For financial institutions that have been considering new strategies for improving the quality and efficiency of their customer experience, here are a few ways AI can enable them to deliver the “human factor” that good customer experience demands whilst ensuring customer facing employees can provide a more positive experience for customers.

 

Increase employee productivity

How much of employees’ time is spent searching for answers to questions? Do they ever have to put customers on hold or even step away to get additional help? AI helps provide front-line employees real-time guidance so they can spend less time looking for information and more time solving problems. An AI-powered chatbot, for example, can be listening in the background of a conversation helping point employees to the right data, solutions, and processes to resolve customer issues faster than ever before.

 

Deliver a consistent customer experience

When banking customers engage with their financial institutions, they measure the speed and accuracy of the service through two criteria. First, how quickly can the system access their account and deliver the correct information? Is it faster than a human could type it in and share it? And second, if they eventually do need to be connected to a live customer support agent, is their information captured and passed along accurately? AI technology takes those general queries off the customer support team’s plate, providing a quick, accurate, and effective response. If a query needs a more in-depth response, AI can hand it off to support staff to address.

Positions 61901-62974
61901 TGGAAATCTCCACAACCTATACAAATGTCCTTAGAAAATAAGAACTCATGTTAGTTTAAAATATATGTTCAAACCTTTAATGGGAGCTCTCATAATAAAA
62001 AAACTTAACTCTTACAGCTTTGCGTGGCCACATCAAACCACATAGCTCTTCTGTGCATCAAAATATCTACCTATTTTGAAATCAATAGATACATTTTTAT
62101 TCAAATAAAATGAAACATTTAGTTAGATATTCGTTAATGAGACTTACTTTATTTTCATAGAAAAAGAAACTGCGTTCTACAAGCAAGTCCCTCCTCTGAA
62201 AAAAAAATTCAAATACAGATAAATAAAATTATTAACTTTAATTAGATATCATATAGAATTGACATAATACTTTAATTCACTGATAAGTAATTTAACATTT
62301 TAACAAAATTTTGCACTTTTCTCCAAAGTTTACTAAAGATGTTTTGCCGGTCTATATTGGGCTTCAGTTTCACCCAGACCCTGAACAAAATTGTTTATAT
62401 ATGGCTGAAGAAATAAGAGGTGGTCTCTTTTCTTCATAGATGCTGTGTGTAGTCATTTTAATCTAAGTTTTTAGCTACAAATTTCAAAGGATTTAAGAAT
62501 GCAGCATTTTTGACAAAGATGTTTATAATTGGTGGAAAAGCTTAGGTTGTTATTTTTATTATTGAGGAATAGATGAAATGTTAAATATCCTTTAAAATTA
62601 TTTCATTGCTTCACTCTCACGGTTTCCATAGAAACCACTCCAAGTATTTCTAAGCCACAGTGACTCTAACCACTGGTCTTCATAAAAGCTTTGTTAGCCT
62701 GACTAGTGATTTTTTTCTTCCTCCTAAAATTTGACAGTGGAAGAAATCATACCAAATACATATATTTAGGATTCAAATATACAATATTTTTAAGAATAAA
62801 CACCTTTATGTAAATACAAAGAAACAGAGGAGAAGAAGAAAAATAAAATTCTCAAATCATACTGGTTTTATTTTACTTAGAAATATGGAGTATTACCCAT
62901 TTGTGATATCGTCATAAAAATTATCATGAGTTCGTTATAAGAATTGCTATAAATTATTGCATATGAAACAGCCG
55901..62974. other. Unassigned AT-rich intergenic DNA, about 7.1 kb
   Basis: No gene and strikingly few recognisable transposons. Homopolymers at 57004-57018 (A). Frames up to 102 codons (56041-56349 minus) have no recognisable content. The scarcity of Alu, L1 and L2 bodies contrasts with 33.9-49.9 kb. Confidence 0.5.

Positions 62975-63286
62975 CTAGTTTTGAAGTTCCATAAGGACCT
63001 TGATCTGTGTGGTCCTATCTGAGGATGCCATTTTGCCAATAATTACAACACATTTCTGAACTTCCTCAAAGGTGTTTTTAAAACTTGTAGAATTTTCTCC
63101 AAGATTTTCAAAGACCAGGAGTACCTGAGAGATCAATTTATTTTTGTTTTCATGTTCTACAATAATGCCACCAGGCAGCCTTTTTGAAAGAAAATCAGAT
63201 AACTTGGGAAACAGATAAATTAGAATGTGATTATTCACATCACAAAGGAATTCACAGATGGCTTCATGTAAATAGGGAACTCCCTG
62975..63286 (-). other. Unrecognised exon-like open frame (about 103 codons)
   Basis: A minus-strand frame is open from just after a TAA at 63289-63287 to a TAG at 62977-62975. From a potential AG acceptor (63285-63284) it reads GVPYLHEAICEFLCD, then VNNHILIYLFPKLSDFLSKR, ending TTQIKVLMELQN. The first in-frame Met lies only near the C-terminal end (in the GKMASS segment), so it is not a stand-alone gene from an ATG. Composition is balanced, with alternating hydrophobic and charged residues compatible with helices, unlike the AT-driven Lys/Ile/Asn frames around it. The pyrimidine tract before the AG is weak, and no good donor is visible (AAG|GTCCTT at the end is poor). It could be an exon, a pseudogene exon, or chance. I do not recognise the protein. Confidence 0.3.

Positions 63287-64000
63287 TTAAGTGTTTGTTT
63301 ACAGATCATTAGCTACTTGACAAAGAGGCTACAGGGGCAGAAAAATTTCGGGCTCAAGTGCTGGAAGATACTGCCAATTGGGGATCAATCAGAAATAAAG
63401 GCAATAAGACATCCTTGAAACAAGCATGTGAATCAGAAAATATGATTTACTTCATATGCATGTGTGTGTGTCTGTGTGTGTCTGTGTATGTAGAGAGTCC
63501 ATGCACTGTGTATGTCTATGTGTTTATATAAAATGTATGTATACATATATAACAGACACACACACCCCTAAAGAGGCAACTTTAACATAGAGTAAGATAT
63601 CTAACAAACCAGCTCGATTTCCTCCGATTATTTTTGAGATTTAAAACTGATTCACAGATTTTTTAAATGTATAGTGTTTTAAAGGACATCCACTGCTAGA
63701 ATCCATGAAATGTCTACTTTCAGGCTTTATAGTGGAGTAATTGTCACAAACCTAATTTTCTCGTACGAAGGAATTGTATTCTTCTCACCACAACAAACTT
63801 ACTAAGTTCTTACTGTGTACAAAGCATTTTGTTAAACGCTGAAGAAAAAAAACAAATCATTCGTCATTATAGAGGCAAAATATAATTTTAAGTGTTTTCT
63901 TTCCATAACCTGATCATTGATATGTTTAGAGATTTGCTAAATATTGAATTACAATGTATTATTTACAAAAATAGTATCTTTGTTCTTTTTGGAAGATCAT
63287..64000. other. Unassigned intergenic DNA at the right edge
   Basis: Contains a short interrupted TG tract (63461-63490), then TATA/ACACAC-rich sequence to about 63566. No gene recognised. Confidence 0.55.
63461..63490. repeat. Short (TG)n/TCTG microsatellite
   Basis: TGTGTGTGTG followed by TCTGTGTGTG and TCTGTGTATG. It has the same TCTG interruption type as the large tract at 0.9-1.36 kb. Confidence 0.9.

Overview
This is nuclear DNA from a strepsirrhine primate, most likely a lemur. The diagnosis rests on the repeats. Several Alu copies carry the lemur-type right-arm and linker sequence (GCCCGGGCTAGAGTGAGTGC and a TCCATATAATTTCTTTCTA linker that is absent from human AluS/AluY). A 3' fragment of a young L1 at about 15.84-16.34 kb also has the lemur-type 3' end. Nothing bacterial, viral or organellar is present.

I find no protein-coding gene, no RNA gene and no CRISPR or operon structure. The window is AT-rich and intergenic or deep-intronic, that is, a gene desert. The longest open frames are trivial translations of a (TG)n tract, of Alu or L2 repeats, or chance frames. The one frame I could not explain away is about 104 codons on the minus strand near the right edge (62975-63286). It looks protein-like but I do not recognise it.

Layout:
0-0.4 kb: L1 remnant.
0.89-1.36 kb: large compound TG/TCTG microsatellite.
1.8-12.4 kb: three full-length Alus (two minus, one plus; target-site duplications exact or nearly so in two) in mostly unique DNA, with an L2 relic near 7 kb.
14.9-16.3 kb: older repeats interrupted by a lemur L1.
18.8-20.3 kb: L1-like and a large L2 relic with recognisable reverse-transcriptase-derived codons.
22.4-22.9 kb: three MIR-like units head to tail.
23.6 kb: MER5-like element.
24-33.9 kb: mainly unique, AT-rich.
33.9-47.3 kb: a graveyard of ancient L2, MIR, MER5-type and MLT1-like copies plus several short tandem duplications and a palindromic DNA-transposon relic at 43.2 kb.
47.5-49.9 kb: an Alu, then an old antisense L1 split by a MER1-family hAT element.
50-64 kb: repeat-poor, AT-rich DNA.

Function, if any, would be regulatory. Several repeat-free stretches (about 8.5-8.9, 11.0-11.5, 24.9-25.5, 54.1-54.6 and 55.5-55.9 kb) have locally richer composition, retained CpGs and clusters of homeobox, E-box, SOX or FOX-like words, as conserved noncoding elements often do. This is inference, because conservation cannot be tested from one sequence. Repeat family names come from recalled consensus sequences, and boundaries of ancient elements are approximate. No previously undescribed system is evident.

Not only this but leveraging a centralised, AI-powered knowledge solution ensures every employee has access to the same, updated information, so no matter who the customer speaks to, they can be assured that employee responses are both consistent and accurate across the board.

 

Accelerating employee training and onboarding

Like any industry, employee turnover is inevitable and can be costly. But, not training new employees correctly or in a timely manner could be much more costly. When it comes to financial services there is a lot to learn, whether it is something simple like the process for checking an account balance to all the nuances associated with mortgage loans. AI can support on-the-job training by helping new employees answer questions confidently, correctly, and much quicker than they could before.

 

Improving employee satisfaction

Today’s banking customer has all kinds of new ideas about their banking experience. “The Amazon Effect” has successfully raised consumer expectations to the extent that a consistent, personal, and relevant experience is the new normal. As a customer, how many times have you been told “I’m sorry, I don’t know the answer?” Customers want solutions to their problems and employees want to be able to deliver those solutions as efficiently and effectively as possible. AI assisting in the background helps minimise those negative moments – making employees job easier, less stressful, and overall more enjoyable.

 

Identify knowledge gaps

Do you know all the questions employees are getting asked? Do you know what’s easily answered and what’s not? Real-time insights allow knowledge managers to keep up to date on frequently asked questions and gaps in current resources. This allows them to strategically improve or add content where needed.